In October 2001 the Government launched a renovated offensive against UNITA from the North and the South of the Province, combining this time strict military action with what were known as operações de limpeça, literally, cleansing operations which consisted in removing from rural areas large groups of population which were subsequently forced into a few, specific concentration points. The idea behind this strategy was depriving the guerrilla of the potential support it may still find in the villages they formerly controlled in the bush, making their natural habitat unlivable. In the short term this resulted in renovated pressure over available resources in safe areas of the Province, and in many cases in the death by starvation of groups trapped by the conflict or impeded to reach any of those zones. This point probably represents the climax in the hardship the rural civilian population went through in the Province of Huambo for the duration of the war.

The death of Jonas Savimbi in February 2002 and the subsequent signature of a new cease-fire brought back tranquility to the Province and set the conditions for the present ongoing peace process and the beginning of an era of development.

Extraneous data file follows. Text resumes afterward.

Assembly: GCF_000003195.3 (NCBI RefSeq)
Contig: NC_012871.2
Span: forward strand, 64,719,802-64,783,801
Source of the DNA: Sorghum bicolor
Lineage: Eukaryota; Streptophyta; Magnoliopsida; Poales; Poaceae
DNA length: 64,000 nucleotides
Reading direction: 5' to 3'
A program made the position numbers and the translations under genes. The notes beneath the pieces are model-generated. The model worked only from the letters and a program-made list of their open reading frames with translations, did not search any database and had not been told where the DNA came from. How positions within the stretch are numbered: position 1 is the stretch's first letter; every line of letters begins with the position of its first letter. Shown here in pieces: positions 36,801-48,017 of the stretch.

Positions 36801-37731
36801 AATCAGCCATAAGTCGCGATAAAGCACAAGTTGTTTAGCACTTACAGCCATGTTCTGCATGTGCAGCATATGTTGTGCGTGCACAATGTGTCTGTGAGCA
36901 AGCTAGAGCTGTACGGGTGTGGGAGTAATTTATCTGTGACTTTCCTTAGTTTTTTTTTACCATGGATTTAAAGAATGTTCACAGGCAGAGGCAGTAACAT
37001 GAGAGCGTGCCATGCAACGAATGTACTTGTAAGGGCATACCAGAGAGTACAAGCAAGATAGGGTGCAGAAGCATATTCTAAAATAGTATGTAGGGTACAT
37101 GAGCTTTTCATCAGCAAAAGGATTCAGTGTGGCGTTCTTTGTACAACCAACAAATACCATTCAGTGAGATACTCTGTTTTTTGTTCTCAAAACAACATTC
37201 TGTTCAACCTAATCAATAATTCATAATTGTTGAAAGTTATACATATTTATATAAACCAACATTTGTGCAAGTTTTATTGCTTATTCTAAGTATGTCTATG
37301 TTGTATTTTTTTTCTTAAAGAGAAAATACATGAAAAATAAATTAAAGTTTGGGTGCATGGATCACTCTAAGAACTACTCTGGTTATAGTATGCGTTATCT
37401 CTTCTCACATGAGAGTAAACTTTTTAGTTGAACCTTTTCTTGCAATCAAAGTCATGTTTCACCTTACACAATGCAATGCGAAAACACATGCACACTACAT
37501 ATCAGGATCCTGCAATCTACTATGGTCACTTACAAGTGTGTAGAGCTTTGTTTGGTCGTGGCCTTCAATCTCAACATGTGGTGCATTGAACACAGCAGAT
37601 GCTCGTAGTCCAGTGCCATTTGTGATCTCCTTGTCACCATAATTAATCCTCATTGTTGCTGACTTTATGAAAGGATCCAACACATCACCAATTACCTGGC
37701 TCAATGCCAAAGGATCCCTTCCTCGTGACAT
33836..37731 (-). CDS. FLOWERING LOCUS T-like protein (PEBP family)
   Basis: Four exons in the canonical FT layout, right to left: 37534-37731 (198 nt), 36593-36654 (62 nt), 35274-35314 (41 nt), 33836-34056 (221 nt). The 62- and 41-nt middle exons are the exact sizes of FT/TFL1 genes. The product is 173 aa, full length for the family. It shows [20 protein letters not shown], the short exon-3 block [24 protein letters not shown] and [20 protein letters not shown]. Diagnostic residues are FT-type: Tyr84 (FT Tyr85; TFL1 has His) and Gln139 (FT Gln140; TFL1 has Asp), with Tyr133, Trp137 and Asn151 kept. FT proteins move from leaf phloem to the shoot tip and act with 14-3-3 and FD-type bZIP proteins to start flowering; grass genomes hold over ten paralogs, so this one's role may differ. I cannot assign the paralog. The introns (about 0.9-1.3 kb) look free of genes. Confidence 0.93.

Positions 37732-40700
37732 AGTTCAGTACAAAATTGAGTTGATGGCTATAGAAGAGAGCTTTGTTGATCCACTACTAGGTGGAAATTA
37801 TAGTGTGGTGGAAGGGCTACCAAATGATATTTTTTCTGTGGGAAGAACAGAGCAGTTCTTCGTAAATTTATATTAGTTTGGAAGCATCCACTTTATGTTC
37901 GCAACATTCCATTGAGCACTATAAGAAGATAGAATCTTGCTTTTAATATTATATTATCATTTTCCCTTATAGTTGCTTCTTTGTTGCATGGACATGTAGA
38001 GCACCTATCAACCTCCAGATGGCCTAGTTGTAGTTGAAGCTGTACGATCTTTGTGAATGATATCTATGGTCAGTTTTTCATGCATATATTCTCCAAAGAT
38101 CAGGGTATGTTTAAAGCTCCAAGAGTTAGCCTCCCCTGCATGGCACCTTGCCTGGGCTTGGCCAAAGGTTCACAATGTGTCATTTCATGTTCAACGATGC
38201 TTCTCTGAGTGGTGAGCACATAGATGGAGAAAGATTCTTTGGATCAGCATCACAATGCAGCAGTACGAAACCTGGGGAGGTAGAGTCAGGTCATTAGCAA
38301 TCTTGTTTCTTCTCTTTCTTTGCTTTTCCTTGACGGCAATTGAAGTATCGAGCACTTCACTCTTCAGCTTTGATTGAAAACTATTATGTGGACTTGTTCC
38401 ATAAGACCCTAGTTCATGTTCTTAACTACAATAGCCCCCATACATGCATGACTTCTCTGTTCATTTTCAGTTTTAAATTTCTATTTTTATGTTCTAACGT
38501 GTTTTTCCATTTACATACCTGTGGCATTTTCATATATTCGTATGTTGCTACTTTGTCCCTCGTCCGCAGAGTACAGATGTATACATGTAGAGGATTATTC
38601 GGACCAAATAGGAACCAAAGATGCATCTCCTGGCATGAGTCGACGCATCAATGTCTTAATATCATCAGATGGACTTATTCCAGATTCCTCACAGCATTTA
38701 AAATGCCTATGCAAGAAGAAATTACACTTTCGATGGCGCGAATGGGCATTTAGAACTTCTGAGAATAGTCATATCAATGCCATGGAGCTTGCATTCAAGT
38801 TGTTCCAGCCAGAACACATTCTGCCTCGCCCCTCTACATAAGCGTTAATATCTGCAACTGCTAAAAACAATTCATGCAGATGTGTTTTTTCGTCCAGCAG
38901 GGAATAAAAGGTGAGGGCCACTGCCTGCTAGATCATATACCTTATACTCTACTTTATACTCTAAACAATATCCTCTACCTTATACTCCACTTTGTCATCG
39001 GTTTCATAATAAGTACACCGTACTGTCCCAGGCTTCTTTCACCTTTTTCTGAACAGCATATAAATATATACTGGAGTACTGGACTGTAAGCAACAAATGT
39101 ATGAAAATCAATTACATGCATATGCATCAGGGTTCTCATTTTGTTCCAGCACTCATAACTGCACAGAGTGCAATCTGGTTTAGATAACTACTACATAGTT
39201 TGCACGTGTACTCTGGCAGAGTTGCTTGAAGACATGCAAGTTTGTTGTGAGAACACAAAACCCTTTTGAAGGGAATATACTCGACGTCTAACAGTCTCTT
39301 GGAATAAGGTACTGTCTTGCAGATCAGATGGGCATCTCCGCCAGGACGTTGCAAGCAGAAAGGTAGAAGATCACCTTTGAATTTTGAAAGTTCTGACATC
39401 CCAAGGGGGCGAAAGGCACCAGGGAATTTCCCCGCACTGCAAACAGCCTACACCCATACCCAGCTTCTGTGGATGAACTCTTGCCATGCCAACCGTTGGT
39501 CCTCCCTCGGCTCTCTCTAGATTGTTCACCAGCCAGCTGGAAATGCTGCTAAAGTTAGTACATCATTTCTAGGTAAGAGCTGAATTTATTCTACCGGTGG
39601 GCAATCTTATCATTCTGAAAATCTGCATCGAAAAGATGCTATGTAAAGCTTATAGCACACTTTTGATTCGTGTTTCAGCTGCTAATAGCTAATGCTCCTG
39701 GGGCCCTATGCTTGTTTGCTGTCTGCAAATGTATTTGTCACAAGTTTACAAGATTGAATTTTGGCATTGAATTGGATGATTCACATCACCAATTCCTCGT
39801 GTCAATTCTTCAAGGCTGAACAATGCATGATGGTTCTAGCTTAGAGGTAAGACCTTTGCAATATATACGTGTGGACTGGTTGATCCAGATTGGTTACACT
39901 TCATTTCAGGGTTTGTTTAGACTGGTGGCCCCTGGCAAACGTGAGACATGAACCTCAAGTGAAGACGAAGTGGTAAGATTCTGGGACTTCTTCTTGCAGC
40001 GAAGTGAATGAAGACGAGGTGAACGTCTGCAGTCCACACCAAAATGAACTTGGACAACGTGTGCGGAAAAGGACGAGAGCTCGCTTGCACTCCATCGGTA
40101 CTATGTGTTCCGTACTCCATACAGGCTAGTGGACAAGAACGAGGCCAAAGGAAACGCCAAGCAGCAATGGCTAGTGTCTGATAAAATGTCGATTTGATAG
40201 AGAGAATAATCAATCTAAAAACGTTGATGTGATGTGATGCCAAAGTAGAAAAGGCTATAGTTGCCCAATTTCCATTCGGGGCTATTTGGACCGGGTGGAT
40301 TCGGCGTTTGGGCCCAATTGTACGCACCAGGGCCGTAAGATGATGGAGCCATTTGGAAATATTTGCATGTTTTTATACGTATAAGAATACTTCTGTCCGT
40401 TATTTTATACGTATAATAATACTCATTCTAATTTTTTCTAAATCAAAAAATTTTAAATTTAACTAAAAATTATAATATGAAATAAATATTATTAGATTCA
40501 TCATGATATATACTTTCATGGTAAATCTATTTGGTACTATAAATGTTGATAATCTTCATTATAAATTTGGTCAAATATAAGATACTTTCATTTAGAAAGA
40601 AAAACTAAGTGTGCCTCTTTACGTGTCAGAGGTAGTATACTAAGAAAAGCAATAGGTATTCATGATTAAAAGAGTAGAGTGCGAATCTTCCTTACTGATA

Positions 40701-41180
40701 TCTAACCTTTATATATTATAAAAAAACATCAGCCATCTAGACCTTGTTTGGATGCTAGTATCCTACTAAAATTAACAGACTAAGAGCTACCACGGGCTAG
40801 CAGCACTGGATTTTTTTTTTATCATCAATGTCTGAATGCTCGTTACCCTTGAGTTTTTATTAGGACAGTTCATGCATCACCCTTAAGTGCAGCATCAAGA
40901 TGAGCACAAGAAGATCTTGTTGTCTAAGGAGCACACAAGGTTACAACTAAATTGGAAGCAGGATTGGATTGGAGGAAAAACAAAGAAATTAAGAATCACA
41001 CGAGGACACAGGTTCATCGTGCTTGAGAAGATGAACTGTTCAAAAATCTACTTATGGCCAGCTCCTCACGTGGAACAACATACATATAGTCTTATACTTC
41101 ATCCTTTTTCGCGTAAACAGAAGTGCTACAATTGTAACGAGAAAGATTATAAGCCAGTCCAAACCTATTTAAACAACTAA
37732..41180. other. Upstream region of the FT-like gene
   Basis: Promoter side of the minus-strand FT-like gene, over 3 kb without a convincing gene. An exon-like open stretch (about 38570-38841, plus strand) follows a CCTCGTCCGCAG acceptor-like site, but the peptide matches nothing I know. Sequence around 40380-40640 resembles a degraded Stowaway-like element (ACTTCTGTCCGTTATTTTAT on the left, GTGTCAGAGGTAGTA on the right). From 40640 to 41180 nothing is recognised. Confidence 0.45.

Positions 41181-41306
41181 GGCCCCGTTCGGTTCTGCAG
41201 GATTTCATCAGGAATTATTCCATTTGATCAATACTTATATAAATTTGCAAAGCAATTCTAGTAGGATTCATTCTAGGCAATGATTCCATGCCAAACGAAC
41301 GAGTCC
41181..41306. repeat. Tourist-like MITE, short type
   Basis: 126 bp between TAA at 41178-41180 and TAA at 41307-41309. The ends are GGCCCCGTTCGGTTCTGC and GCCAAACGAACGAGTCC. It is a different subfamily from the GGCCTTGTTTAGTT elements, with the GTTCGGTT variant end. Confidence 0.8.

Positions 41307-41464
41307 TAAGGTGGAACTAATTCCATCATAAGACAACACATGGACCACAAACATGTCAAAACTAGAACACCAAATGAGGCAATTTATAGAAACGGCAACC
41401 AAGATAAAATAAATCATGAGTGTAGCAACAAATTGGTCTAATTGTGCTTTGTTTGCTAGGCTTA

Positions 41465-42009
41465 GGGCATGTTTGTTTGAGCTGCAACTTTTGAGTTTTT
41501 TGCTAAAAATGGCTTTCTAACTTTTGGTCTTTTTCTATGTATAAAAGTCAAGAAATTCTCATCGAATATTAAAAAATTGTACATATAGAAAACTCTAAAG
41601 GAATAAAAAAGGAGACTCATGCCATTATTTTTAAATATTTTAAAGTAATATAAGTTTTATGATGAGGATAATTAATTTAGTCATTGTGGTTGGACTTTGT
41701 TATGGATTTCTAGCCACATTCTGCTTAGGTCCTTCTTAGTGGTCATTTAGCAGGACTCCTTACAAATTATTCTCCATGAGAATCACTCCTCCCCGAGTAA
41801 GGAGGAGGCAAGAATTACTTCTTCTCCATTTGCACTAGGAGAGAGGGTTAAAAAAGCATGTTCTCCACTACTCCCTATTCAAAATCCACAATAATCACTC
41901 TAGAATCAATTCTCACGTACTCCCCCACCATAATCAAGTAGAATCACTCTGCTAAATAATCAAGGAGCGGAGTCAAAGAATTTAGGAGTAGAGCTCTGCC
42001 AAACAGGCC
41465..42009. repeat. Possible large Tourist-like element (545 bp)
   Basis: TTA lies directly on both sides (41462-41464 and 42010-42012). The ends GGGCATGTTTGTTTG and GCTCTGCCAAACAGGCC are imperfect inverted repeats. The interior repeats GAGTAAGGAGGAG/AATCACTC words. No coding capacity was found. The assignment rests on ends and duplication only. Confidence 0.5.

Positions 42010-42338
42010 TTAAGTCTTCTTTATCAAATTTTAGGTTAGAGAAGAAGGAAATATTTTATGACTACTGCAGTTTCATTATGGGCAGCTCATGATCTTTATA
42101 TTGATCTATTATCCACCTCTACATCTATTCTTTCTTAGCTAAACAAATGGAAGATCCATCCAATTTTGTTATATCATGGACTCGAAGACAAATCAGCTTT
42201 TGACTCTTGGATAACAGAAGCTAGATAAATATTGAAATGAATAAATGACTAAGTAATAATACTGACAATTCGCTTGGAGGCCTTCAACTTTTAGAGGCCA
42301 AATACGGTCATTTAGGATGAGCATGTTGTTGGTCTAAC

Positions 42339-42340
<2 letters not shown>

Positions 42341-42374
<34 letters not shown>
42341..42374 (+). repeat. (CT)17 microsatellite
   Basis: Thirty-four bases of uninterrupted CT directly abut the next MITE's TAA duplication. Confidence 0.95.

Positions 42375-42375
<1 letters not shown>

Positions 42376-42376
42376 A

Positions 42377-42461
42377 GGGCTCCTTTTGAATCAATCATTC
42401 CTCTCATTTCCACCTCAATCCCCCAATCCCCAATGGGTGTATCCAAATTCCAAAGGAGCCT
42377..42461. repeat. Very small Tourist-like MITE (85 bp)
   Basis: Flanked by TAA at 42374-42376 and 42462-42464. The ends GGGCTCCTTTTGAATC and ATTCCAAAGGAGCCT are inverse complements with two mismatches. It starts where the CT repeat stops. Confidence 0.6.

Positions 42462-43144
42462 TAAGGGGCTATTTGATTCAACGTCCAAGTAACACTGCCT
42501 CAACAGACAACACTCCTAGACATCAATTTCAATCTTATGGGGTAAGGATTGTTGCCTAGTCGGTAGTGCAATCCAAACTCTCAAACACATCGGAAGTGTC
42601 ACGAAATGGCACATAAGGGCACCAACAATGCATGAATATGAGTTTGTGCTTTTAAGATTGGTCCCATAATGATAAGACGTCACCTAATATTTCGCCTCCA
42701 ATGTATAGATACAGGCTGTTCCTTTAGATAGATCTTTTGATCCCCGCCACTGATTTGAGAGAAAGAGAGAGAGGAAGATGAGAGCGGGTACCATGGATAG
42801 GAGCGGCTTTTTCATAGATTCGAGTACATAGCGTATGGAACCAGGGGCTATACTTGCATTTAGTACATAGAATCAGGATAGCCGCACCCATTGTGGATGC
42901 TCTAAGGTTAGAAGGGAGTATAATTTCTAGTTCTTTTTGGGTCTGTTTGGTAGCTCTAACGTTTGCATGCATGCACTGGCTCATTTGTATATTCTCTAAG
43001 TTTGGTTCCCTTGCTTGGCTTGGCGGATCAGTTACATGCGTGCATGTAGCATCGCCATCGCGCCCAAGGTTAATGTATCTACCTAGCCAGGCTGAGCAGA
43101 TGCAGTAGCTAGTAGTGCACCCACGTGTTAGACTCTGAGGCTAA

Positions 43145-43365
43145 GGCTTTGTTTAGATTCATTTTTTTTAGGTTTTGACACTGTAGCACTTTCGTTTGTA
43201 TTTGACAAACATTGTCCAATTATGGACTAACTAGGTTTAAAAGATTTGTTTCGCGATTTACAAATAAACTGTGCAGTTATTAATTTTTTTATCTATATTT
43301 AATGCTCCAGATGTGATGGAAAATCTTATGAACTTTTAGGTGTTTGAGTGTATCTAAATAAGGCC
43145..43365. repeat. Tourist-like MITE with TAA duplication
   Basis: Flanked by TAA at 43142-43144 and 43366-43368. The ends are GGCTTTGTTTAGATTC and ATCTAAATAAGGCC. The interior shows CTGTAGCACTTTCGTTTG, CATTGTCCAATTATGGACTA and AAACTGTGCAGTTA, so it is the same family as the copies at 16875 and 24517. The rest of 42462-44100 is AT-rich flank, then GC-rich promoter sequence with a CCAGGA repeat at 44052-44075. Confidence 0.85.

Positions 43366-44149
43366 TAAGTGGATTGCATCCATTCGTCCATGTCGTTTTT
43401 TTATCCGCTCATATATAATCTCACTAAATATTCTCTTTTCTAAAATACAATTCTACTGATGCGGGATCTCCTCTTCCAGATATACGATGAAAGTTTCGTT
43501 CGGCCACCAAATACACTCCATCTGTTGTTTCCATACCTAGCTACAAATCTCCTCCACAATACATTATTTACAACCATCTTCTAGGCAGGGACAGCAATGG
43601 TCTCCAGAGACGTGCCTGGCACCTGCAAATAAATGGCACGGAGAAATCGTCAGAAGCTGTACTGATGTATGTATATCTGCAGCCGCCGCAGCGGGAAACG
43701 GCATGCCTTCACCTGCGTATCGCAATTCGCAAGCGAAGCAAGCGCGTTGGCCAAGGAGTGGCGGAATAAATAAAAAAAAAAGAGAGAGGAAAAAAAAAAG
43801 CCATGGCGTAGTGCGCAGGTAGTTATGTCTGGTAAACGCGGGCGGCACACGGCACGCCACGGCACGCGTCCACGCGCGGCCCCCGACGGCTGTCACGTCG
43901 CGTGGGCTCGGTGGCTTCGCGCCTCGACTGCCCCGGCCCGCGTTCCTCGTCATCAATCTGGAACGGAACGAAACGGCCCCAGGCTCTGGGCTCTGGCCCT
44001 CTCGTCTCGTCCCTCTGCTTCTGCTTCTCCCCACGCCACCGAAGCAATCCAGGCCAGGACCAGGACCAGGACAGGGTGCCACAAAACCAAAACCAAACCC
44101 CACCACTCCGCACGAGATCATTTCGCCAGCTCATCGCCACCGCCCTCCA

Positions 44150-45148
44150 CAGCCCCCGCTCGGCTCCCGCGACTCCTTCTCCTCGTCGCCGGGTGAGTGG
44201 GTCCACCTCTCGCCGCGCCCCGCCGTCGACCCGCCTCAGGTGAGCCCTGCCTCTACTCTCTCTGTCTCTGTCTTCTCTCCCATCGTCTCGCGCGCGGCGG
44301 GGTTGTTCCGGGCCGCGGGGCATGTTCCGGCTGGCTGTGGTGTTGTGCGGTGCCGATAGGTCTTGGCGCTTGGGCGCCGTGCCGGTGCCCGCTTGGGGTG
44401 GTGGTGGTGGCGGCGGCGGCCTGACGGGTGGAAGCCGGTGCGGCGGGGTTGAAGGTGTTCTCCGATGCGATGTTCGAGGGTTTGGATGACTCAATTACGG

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A home









































Road view somewhere between Kaala from Huambo
image hosted on flickr

Last edited by StormShadow; September 16th, 2009 at 11:03 PM.
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Old April 2nd, 2008, 12:55 AM   #2
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image hosted on flickr


image hosted on flickr


image hosted on flickr


image hosted on flickr


image hosted on flickr


image hosted on flickr


image hosted on flickr


image hosted on flickr


image hosted on flickr


park in huambo
image hosted on flickr


street in huambo
image hosted on flickr


caala just outside huambo
image hosted on flickr


farm by a lake in huambo
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Old April 2nd, 2008, 12:57 AM   #3
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From Matt

Road construction in Angola (photos that I could grab hold of...only a fraction of what is truly going on)[/SIZE]

New road between Caála and Huambo (pic taken August 2007)...but the road is still under construction

Huambo Caála (more than 70 km apart)

image hosted on flickr


image hosted on flickr


image hosted on flickr


image hosted on flickr